The UAE will host the Asian Karate Championship, which will see many Arab women fighting with their hijab.
This is the first major international karate event after the World Karate Federation approved the use of hijab for women participants in January this year.
The UAE Taekwondo and Karate Federation, the UAE Youth and Sports Authority and Dubai Sports Council together will host the 12th Asian Karate Championship in Dubai from November 28 to December 7.
This is the first time the event is hosted by an Arab nation, said Major-General Nasser Abdulrazaq Alrazooqi, President, UAE Tekwondo and Karate Federation and member of EC OFWKF.
About 800 karate champions from 45 countries, including about 100 female martial art experts, will participate in the tournament at the Hamdan Bin Mohammed Sports Complex in Dubai.
The UAE National Ladies karate team comprising 12 Emirati women will participate, said Abdulmajeed Ali Alzaourouni, Board Member and Assistant Secretary General of UAE Taekwondo and Karate Federation.
“Karate is popular in the UAE, especially among expatriates, and we are trying to make it more popular among the Emiratis. There are good number of Emaratis and Arabs interested in the game and the decision to allow use of hijab in such competitions will attract more Arab women to take up karate,” said Naser Abdul Razak.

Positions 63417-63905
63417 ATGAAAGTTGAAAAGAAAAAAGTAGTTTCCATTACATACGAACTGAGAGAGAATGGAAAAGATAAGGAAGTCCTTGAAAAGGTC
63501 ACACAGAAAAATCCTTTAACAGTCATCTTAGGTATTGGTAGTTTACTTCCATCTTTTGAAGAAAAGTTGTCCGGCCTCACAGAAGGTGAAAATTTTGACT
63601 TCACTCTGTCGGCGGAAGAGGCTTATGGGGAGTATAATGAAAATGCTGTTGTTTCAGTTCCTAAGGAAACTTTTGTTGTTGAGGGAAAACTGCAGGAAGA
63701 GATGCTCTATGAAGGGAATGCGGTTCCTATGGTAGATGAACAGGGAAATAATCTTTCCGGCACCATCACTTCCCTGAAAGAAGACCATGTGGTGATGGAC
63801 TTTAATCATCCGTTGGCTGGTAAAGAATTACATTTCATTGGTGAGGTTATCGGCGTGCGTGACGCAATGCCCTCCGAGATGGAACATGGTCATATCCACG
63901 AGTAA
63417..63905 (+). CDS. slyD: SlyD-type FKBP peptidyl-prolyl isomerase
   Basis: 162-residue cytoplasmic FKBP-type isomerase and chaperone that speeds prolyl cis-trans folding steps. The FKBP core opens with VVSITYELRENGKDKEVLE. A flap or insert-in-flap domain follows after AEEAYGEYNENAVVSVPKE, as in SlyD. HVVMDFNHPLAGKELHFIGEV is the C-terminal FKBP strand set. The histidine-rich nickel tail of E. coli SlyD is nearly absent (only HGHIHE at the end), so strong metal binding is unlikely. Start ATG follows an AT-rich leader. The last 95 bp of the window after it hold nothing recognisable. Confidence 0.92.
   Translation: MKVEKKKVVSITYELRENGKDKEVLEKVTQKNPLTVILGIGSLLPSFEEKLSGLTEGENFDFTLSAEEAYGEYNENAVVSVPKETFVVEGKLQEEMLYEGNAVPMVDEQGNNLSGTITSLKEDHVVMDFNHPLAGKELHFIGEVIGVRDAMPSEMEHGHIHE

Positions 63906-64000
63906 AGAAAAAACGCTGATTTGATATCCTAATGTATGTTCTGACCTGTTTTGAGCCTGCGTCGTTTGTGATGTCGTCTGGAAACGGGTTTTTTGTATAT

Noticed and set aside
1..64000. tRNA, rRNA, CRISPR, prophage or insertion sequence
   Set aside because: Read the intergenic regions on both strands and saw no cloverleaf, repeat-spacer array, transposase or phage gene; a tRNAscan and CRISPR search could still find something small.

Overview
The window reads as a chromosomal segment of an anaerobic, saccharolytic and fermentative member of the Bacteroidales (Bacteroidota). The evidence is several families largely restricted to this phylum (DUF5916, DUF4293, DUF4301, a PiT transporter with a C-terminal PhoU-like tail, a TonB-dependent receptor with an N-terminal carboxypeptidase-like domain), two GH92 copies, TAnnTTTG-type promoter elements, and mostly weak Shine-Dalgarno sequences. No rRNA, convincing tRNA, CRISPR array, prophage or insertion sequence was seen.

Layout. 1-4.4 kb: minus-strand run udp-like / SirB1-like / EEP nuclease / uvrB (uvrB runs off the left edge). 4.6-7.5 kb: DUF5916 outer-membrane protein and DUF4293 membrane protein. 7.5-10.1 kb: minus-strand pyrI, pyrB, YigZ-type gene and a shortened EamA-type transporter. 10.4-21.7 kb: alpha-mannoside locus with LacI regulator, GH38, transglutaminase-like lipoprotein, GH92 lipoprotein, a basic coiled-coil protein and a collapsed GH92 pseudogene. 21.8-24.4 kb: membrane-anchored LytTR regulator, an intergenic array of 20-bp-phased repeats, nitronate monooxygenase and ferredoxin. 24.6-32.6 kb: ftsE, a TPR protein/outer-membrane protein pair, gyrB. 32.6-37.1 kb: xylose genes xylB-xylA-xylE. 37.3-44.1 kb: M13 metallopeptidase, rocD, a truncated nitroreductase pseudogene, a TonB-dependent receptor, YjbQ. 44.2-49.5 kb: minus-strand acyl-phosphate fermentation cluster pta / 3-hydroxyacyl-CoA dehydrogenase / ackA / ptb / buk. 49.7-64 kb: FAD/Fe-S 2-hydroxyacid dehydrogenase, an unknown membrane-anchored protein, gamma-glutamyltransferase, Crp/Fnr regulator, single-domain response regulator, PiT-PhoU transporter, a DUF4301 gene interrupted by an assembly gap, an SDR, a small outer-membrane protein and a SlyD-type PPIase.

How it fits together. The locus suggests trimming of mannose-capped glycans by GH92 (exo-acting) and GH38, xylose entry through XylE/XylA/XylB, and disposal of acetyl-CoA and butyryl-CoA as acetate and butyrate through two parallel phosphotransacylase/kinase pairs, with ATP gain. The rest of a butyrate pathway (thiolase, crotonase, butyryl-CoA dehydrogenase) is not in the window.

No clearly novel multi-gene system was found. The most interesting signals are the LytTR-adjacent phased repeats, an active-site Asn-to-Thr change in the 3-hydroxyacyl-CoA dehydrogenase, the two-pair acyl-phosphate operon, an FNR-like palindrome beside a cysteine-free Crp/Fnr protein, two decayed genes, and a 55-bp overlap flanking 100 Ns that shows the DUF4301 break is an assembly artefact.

Competitions will be held for juniors and seniors. A 12-member UAE female karate team will take part in the competitions.
The event will also include special seminars for referees and coaches. The closing ceremony will be held on December 6, with the winners receiving awards.
Cash price is not included as it is not allowed as per the World Karate Federation rules.
“This is the first time an Arab Gulf country is hosting the event, and we expect more women participation. While normally there are more than 1000 participants in such competitions, 40 per cent are female. The number of female participants in the Asian Karate championship will be finalized within three days,” said Abdulmajeed.
Last year FIFA approved a ruling allowing Muslim women footballers to wear the hijab. The start of the judo competition at London 2012 saw a debate whether Wodjan Ali Seraj Abdulrahim Shahrkhani from Saudi Arabia would be allowed to wear a hijab.